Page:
No categories
    Direct download (3 more)  
     
    Export citation  
     
    My bibliography  
  7.  8
    Alison Assiter (2013). Speculative and Critical Realism. Journal of Critical Realism 12 (3):283-300.
    Direct download (4 more)  
     
    Export citation  
     
    My bibliography  
  8.  5
    Alison Assiter (2004). 5 The Objectivity of Value. In Andrew Collier, Margaret Scotford Archer & William Outhwaite (eds.), Defending Objectivity: Essays in Honour of Andrew Collier. Routledge 63.
    Direct download  
     
    Export citation  
     
    My bibliography  
  9.  4
    Alison Assiter (2013). Kierkegaard's Upbuilding Discourses and the Ground of Morality. Acta Kierkegaardiana 6 (6):42-64.
    Direct download  
     
    Export citation  
     
    My bibliography  
  10.  1
    Alison Assiter (2011). Response to Morgan on Assiter. Journal of Critical Realism 10 (3):392-409.
    No categories
    Direct download  
     
    Export citation  
     
    My bibliography  
  11. Alison Assiter (1990). Althusser and Feminism. Pluto Press.
  12. Alison Assiter (2005). Enlightened Women: Modernist Feminism in a Postmodern Age. Routledge.
    This is a bold and controversial feminist, philosophical critique of postmodernism. Whilst providing a brief and accessible introduction to postmodernist feminist thought, _Enlightened Women_ is also a unique defence of realism and enlightenment philosophy. The first half of the book covers an analysis of some of the most influential postmodernist theorists, such as _Luce Irigaray_ and _Judith Butler_. In the second half Alison Assiter advocates a return to modernism in feminism. She argues, against the current orthodoxy, that there can be (...)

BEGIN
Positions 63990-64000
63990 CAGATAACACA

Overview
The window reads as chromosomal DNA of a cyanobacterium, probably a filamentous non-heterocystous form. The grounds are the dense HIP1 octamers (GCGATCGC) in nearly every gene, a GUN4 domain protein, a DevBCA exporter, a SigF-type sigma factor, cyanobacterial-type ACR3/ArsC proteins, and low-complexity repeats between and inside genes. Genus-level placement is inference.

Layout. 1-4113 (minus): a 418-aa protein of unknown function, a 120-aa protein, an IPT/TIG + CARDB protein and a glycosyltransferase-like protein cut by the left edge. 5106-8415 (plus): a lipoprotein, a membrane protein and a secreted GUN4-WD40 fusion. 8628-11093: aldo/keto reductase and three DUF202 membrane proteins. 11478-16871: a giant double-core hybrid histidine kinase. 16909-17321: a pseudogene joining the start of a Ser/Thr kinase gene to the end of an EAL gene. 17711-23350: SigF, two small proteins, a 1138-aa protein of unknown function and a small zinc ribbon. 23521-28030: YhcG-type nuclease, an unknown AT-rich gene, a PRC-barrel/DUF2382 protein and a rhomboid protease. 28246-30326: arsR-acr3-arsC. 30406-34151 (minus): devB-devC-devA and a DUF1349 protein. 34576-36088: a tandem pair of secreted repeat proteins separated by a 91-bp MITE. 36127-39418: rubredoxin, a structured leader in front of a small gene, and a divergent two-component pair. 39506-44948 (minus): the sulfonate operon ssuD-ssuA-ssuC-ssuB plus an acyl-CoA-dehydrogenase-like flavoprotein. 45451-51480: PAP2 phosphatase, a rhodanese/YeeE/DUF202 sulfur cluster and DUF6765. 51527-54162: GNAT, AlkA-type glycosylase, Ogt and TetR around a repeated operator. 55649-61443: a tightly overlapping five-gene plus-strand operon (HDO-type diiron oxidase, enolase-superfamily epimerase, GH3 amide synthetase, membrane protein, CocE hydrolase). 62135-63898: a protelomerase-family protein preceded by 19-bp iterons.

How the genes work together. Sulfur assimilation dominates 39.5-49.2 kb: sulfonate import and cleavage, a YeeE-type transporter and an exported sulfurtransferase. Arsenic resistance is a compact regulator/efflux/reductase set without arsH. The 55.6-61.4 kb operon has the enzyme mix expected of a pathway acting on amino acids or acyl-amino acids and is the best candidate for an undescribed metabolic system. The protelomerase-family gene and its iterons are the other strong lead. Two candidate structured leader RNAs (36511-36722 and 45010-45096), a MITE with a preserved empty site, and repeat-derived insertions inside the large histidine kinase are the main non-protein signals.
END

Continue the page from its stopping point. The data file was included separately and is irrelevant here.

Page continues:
No categories
     
    Export citation  
     
    My bibliography  
  13. Alison Assiter & Margherita Tonon (eds.) (2012). Kierkegaard and the Political. Cambridge Scholars Publishing.
     
    Export citation  
     
    My bibliography  
  14. Alison Assiter (2015). Kierkegaard, Eve and Metaphors of Birth. Rowman & Littlefield International.
    A highly original rereading of Kierkegaard through the concept of birthing, highlighting a speculative hypothesis about the nature of Being in Kierkegaard’s work.
     
    Export citation  
     
    My bibliography  
  15. Alison Assiter (2015). Kierkegaard, Eve and Metaphors of Birth. Rowman & Littlefield International.
    A highly original rereading of Kierkegaard through the concept of birthing, highlighting a speculative hypothesis about the nature of Being in Kierkegaard’s work.
    No categories
     
    Export citation  
     
    My bibliography  
  16. Alison Assiter (2003). Revisiting Universalism. Palgrave Macmillan.
    This book begins from the premise that a common nature is shared by all human beings, regardless of social or economic background. The author asserts that significant moral consequences flow from the assumption that all human beings share a common set of natural needs. Using this starting point, the book seeks to defend an objectivist epistemology.
     
    Export citation  
     
    My bibliography